If you’re looking into equity release for the first time, you may not know exactly how it works or what options that are available. Equity release, sometimes referred to as a lifetime mortgage, is a long-term financial product, so you need to think carefully about your options and consider what you may want in the future too.
It’s important that you speak to a specialist equity release advisor, but this guide will go through some of the things that you will need to consider before taking out a lifetime mortgage.
How do you feel about leaving an inheritance?
A lifetime mortgage will be secured against your property in place of a traditional mortgage. No monthly repayments are required as the loan will be repaid when your property is sold after you move into a permanent care facility or pass away.
This means that the value of your estate will be reduced by the amount that you have to repay, so you need to bear this is mind when you take out a lifetime mortgage as it will have an impact on the inheritance you will have to leave your beneficiaries.
Equity release can be used to give an early inheritance, but if you don’t want to do this then it may be worth having a conversation with your beneficiaries so that everyone’s aware of the implications.
Do you want to make interest repayments?
A lifetime mortgage does not require any monthly repayments throughout the full term of the loan, the rolled-up interest and capital are repaid together when your property is sold.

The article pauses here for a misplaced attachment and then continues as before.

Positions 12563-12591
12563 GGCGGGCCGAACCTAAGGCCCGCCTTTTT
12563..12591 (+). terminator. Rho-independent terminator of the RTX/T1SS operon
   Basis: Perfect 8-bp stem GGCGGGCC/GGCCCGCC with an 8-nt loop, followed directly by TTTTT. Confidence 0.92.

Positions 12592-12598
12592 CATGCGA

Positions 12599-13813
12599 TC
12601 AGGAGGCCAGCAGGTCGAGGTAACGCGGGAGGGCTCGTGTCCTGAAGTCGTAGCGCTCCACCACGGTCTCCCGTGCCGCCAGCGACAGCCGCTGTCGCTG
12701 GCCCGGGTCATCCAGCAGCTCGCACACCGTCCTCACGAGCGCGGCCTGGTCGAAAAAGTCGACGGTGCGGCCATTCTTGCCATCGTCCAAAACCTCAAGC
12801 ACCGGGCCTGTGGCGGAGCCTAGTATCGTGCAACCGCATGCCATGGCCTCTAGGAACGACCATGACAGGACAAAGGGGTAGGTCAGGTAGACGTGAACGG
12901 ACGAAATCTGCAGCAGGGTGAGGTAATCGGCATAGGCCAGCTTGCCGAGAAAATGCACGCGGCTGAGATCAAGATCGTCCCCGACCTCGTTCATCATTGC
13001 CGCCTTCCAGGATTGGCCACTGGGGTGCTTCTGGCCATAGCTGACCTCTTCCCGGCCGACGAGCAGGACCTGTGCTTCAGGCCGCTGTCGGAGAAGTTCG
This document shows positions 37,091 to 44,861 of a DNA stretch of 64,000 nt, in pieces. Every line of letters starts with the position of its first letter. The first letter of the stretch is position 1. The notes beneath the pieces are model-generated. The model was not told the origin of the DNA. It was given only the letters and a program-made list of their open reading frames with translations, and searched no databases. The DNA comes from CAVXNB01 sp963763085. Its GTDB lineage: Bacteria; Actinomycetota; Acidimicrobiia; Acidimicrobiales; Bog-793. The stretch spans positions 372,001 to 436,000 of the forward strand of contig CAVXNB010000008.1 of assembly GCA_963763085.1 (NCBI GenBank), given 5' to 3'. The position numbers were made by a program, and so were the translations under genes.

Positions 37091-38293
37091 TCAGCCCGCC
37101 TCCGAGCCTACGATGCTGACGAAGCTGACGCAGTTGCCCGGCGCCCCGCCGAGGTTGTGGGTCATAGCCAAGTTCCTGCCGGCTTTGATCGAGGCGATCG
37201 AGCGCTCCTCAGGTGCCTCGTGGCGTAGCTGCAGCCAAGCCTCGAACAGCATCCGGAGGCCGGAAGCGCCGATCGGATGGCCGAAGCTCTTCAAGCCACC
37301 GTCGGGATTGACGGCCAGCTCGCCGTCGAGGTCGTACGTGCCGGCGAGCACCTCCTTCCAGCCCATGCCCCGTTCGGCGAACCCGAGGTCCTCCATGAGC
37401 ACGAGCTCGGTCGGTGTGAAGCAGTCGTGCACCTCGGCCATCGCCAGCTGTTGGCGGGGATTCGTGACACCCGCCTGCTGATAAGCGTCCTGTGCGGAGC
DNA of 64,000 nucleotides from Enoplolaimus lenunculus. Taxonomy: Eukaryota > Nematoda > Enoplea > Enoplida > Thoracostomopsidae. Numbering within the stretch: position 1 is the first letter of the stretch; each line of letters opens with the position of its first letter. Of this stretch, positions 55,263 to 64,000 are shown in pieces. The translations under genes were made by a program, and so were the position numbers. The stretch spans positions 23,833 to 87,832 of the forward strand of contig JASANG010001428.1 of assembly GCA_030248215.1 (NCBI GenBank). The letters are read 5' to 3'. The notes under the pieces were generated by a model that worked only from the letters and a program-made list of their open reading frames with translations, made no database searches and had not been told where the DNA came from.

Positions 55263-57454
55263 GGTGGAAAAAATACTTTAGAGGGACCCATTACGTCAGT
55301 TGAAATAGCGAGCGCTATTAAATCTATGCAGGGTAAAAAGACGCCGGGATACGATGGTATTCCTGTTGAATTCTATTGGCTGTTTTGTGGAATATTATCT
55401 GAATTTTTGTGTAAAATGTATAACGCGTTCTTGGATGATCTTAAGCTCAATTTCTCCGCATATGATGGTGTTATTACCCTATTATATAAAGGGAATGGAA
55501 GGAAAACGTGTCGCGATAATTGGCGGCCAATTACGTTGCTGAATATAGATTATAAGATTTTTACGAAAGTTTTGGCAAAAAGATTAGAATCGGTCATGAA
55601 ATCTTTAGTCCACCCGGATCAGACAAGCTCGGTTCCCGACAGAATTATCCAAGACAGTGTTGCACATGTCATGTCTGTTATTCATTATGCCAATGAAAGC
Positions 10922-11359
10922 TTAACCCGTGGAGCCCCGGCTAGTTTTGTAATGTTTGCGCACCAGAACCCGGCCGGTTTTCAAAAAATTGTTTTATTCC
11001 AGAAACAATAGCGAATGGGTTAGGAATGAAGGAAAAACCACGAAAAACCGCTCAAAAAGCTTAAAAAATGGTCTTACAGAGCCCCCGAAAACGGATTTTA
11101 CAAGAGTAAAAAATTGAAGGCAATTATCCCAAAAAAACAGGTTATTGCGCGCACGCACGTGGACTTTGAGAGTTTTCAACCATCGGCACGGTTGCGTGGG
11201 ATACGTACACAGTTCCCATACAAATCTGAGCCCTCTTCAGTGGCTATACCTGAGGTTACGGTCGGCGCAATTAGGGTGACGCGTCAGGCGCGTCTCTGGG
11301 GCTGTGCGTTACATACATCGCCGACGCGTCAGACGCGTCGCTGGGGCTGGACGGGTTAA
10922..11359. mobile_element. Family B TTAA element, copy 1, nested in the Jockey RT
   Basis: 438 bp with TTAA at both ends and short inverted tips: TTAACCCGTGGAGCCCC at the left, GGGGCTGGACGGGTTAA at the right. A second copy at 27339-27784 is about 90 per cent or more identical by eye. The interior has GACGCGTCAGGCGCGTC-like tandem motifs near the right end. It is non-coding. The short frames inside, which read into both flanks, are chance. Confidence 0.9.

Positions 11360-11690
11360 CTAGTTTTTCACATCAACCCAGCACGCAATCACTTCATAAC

However, some equity release plans will allow you to make interest-only repayments if you have the income to do so. This will stop the interest from rolling up and building, saving you money in the long run.
An equity release calculator can be used to compare your repayment options.
Will you want to move house in the future?
A lifetime mortgage is a long-term financial product, so it may have an impact on your ability to move house in the future. You may be able to repay your lifetime mortgage early, but there will be early repayment charges to consider.
If you want to move house and take the lifetime mortgage with you, then the new property would need to be suitable security for the loan. There may need to be further valuations of the property and you may incur additional costs. If the property you want to buy is of lower value than your current property, the lender may want a partial repayment of the loan.
Do you want a lump sum, an income, or a drawdown facility?
Different equity release plans will offer different methods of releasing the loan.
You’ll need to consider whether you want the money in one lump sum, as a regular income, or if you would like a flexible drawdown plan. A drawdown plan will enable you to take out smaller lump sums as and when you need them, with you only being charged interest on the amount you withdraw.
The should be considered based on the why you’re taking out a lifetime mortgage. If it’s a gift, or to fund renovations or a one-off payment, then you may want it in one lump sum. If you would like some money to top up your pension and income, then you may want it in regular instalments. If you don’t necessarily need the money right away, but you would like to have access to it as and when you need it, then a drawdown facility may be suitable.
How will it affect your eligibility for certain benefits?
As equity release is technically providing you with an income, then it may affect your entitlement to certain means-tested benefits. This affect could be right away, or it could be in the future, so you need to consider this before you take out a lifetime mortgage as any benefits that you’re entitled to may mean that you don’t need
Your equity release advisor will be able to do a full assessment and let you know how you’ll be affected.